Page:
However, the idea of the Congo River trip never left me, and occasionally I came back to thinking about it. But first there was the civil war, rebels from the east of Congo marching up to the capital Kinshasa, and overthrowing the Mobutu regime. The country wasn’t so stable anymore, and it got worse. Ever since, there has been a war in Eastern Congo, at some stage involving several surrounding African nations, at other times as a simmering, but permanent conflict between rebel groups aka criminal gangs, who went on killing and raping and destroying whatever was left of the country; unhindered, no, even encouraged by the powers to be, who were scheming over the control of mineral riches.
The few times Congo reached the news other than during its occasional questionable elections, I read about a film crew kayaking the Congo River, when their guide is dragged into the water by a crocodile, and whose body has never been found again. Or about another Western traveller who canoed down the river, and got killed by the locals; very few details were available, except that he was never seen again. Hmm.
Enthusiasm for the trip waned, somewhat. Not that I ever contemplated canoeing down the river, I would just take public ferries. But these are not particularly safe, either. Other newspaper articles are about rusty old ships that sink, or improvised boats – from tying together a number of pirogues – that crash. These incidents often leave tens, if not hundreds of people dead and missing. It doesn’t help that some survivors of a boat fire in 2014 claim that local fishermen, instead of helping the people in the water, beat them with oars, and went on to loot from the burning vessel, instead. Hmmm.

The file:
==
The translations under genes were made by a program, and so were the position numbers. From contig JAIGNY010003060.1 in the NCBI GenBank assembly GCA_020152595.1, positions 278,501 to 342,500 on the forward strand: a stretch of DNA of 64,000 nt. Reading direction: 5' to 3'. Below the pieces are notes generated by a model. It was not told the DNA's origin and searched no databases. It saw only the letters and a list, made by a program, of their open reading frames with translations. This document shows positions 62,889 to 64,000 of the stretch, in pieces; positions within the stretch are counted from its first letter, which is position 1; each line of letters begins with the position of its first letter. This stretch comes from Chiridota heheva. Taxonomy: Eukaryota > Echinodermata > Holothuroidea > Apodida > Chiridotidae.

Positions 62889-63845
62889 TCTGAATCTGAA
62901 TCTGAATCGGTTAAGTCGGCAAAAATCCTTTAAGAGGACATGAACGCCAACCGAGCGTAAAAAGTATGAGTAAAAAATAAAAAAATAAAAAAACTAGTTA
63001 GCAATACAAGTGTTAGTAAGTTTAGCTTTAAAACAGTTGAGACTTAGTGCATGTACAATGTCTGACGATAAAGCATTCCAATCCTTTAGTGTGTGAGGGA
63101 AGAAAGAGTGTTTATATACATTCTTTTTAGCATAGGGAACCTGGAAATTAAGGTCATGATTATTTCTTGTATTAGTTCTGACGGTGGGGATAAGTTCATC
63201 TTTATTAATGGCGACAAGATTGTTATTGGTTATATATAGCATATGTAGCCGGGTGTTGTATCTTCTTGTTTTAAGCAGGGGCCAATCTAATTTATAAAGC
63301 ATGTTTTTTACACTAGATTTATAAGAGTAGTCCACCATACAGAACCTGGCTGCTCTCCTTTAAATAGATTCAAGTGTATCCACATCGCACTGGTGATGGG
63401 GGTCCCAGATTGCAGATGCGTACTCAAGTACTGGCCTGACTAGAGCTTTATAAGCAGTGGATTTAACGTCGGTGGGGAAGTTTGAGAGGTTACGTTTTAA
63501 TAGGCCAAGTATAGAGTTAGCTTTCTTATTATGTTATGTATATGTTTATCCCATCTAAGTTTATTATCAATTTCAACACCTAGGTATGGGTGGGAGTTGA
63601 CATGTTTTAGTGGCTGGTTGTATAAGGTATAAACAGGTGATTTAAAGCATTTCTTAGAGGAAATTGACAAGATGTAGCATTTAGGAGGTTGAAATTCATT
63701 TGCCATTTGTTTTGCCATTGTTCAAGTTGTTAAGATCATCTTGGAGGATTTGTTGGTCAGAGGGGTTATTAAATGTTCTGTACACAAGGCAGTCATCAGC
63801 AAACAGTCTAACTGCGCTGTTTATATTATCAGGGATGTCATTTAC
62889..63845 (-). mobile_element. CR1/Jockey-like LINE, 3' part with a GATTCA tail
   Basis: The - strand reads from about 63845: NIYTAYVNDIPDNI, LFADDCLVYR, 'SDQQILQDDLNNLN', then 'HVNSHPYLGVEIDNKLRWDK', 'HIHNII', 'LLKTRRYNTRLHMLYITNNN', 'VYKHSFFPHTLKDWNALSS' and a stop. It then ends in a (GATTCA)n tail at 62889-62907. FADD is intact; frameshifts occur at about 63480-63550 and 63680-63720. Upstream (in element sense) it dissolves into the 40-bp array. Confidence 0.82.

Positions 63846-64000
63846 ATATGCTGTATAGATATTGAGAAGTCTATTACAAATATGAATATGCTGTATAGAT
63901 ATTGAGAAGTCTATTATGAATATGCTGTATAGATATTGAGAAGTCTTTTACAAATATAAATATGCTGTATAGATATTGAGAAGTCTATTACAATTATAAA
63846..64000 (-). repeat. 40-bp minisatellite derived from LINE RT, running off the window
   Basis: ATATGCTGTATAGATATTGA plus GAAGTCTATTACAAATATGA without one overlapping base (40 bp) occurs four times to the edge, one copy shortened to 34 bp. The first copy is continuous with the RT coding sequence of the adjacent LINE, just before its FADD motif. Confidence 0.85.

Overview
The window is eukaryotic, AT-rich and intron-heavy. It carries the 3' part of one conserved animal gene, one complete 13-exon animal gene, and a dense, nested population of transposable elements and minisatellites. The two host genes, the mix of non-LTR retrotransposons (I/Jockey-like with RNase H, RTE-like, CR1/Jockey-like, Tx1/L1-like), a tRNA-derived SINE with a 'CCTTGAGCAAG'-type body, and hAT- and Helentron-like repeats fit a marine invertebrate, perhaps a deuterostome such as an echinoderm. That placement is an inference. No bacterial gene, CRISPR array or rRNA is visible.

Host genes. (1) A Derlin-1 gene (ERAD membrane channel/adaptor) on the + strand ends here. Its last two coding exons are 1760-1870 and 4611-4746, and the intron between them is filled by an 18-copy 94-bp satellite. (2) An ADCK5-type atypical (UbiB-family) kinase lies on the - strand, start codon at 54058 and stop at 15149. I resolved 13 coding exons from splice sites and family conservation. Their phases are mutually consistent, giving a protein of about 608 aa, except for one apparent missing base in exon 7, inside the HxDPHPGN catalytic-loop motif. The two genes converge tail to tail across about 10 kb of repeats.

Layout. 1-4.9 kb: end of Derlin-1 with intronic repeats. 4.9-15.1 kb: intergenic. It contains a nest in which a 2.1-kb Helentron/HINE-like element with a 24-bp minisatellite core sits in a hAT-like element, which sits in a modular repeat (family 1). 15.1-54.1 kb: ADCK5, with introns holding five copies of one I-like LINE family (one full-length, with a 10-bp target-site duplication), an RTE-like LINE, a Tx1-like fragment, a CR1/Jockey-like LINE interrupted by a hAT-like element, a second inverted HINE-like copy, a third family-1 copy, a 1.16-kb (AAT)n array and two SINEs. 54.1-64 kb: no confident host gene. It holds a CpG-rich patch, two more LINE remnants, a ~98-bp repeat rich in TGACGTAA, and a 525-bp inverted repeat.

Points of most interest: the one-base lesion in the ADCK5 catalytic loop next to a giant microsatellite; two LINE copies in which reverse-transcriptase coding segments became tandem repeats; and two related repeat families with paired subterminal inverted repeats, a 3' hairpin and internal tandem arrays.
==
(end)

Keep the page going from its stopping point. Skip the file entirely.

the alternative: reading
So when Covid-19 hit the world in 2020, travelling across borders became a real challenge, and we were forced to postpone several of our plans, I decided to dive into the Congo literature, and immerse myself in the country and its river for a few months: second-best to travelling. (The list is not exhaustive, you’ll find it back here, with some of my observations.)
Start with its history, for which there is no better introduction than David van Reybrouck’s “Congo: the Epic History of a People”, written in 2010. I am not going to repeat the contents of the book here, save that Congo’s history is as fascinating as it is horrible – and it is quite horrible! A country having been raped by first King Leopold of Belgium personally, then by the Belgian state and, after independence, by a variety of local politicians and war lords. It is an incredible history, of opportunism by the Belgians and later by the western world, led by the Americans, during the Cold War. Of naivety, incompetence and mismanagement in the period leading up to its independence in 1960, as well as for decades afterwards, up to the day of today. Let’s just say that de term Democratic in the name of the country is, well, a misnomer.